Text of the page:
Pro Tip: Be patient, don’t overwork your caulk and don’t expect perfection at first. If you get your bead smooth with a few imperfections, it is best to just leave it. Caulk gets harder to work with the more it dries, and you will often end up creating a bigger mess by trying to fix imperfections. Sometimes, it’s smartest to walk away and fix the imperfections by filling in with new caulk once it dries.
Caulking corners can be especially difficult for beginners. Ideally, you would run a consistent bead around a corner and smooth the corner in one motion, but this can be very hard without ruining your bead. To make things easier on yourself, apply one side of your corner, smooth it and let it dry (Image 1). Once it’s dry, come back and repeat on the other side of the corner (Images 2 and 3). This will keep you from damaging the first side and ensure a clean corner every time (Image 4).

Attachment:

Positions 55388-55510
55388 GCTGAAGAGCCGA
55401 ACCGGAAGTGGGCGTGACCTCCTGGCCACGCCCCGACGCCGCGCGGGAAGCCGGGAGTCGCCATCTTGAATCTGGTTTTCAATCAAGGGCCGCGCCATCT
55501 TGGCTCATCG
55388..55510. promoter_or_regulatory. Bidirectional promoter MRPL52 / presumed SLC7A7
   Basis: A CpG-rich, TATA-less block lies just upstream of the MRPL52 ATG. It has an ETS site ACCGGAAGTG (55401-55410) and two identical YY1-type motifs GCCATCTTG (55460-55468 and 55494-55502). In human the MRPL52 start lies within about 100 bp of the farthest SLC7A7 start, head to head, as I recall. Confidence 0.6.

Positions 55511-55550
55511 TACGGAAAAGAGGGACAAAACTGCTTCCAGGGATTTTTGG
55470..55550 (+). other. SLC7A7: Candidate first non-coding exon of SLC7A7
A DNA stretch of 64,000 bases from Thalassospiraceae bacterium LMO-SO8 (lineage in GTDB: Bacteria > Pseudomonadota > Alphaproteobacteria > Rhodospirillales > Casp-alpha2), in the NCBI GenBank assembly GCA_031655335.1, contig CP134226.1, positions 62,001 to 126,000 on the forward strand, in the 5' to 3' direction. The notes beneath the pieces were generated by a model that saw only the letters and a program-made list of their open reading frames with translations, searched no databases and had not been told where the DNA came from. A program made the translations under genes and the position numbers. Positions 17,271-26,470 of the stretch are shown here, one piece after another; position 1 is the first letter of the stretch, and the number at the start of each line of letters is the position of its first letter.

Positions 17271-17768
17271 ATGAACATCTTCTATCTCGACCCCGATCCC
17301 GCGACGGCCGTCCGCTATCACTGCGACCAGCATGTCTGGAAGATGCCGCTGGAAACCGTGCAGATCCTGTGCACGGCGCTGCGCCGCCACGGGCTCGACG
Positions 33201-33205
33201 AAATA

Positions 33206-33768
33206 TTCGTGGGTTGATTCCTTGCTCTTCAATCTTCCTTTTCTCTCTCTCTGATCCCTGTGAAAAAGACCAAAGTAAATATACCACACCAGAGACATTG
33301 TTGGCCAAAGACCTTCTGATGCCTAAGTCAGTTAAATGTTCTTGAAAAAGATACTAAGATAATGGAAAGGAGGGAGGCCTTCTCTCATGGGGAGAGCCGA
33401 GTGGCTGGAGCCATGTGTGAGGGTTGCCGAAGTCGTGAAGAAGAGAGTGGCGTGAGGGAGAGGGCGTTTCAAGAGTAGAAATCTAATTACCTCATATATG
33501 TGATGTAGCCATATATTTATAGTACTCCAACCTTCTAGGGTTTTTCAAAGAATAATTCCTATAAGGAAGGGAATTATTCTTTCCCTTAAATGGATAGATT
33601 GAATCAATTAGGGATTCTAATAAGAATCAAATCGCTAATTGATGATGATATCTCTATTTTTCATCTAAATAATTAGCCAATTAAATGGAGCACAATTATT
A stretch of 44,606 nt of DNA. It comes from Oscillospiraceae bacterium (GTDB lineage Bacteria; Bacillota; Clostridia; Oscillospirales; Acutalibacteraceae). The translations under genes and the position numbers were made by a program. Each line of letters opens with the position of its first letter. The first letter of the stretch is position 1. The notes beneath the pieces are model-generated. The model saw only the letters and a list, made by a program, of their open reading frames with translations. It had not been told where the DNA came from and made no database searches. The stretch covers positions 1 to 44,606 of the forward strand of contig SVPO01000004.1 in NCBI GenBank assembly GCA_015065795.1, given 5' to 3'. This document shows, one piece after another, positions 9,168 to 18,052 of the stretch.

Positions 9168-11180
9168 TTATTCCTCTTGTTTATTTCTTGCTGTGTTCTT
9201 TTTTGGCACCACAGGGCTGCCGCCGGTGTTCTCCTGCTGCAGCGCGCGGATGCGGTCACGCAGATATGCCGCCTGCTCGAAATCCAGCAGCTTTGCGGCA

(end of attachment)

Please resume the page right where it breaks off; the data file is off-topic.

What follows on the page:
When it comes time to store your caulk or adhesive, there are a few tricks that will save you money and time once you need it again. You can prolong the life of most products even after you use them by finding a good way to plug the top. If your hole is small enough, a screw, nail or even a golf tee make for a good plug. For bigger holes, some doubled-up plastic wrap and a tight rubberband will often do the trick. On many silicone tubes, the tip is threaded. This allows you to plug the end with the silicone itself, creating a water-tight barrier that can easily be removed by unscrewing the top and pulling out the plug. For all caulks and adhesives, it's wise to store out of direct sunlight, in a consistently moderate environment.